In 1937, the Employers Mutual Liability Company of Wausau (later Wausau Insurance) published A Guide Book in Safety Education by G. W. Bannerman—then principal of Wausau Senior High. For a company founded to provide worker’s compensation insurance, it was sound policy to increase safety and decrease accidents which led to less claims paid out by the insurance company. So it was not the first safety publication Employers Mutual had published, nor would it be the last.
But A Guide Book in Safety Education was different. Unlike other Employers’ Mutual publications that were directed at the workers in the factories and offices of their policyholders, this book aimed to reduce accidents by teaching safety to children not yet in the workforce.
G.W. Bannerman, (who would end up serving the Wausau area in positions from civics teacher to superintendent between 1923 and 1966) wrote 124 pages filled with suggested courses, activities, and resources for students ranging from “the Kindergarten” to Vocational and Technical Schools. The goal was to provide options for teachers to integrate safety-oriented lessons into their classes—of all subjects, with the goal of bettering society in general by improving the safety knowledge of America’s future citizens.
For example, Bannerman’s suggestions on how to teach “SAFETY IN THE STREET” to Third and Fourth Graders (above), urges children to “be alert at all times” when “On the Sidewalks and Crossing Streets,” while also cautioning them to “Avoid Strange Dogs.”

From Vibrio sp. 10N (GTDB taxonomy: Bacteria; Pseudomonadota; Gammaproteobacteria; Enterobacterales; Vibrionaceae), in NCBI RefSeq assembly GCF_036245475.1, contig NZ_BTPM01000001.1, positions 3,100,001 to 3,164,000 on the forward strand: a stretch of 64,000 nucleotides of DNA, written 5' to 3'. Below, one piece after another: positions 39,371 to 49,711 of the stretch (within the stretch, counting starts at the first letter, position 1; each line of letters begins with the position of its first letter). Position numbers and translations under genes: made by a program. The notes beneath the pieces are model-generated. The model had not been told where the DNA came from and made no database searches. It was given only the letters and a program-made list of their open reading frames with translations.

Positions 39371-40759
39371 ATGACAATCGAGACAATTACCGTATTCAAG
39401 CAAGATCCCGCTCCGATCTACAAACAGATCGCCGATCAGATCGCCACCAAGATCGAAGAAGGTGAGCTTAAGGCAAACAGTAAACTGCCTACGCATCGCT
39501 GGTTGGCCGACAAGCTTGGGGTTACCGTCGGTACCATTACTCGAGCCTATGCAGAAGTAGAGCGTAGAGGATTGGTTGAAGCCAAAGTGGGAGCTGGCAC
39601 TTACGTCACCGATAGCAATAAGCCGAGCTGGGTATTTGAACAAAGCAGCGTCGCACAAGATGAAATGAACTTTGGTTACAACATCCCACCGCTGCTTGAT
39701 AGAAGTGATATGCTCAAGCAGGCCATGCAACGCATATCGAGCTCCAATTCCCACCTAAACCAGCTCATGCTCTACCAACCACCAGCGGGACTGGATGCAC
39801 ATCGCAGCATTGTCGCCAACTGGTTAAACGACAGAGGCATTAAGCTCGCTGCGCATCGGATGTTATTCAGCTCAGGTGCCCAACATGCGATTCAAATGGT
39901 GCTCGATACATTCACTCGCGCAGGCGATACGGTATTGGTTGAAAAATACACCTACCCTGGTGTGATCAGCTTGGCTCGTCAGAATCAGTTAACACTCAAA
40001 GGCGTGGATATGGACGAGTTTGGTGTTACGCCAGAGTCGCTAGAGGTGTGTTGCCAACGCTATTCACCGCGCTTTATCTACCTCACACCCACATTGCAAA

A second edition published in 1942 added a patriotic reasoning for reducing accidents. A newspaper article from earlier that year noted the new edition was created “with an eye to including the patriotic motive for safety…which is now being stressed in the campaigns of the national government.” It also included patriotic graphics (such as the one to the right) in addition to revised lesson plans to address comments from educators who had used the first edition.
Certainly the goal of reducing accidents nationwide through education was a noble endeavor. But it is not necessarily a goal one would expect from an insurance company. It is possible that by teaching junior high school students about automobile safety, there might eventually be less accidents and therefore less claims for EM to deal with down the road (even if they weren’t at the workplace of their policyholders) but that is very long-term planning. It would have been an ambitious task for a government agency or some other institution dedicated to improving public safety, but remember A Guide Book in Safety Education was published by a company that primarily dealt with worker’s compensation. Teaching elementary-aged children not to play with matches could not have had so large an impact on reducing fires at the factories of EM’s policyholders.
The circumstances of the book’s creation are unclear. Maybe Bannerman was already working on the curriculum and Employers’ Mutual stepped in to fund it. Or perhaps the publication was okayed by EM executives because it looked good from Public Relations point of view (EM was always great at publicity). But I’d like to believe that A Guide Book in Safety Education is a genuine attempt by Employers’ Mutual Insurance Company of Wausau to reduce accidents nation-wide through the education of children.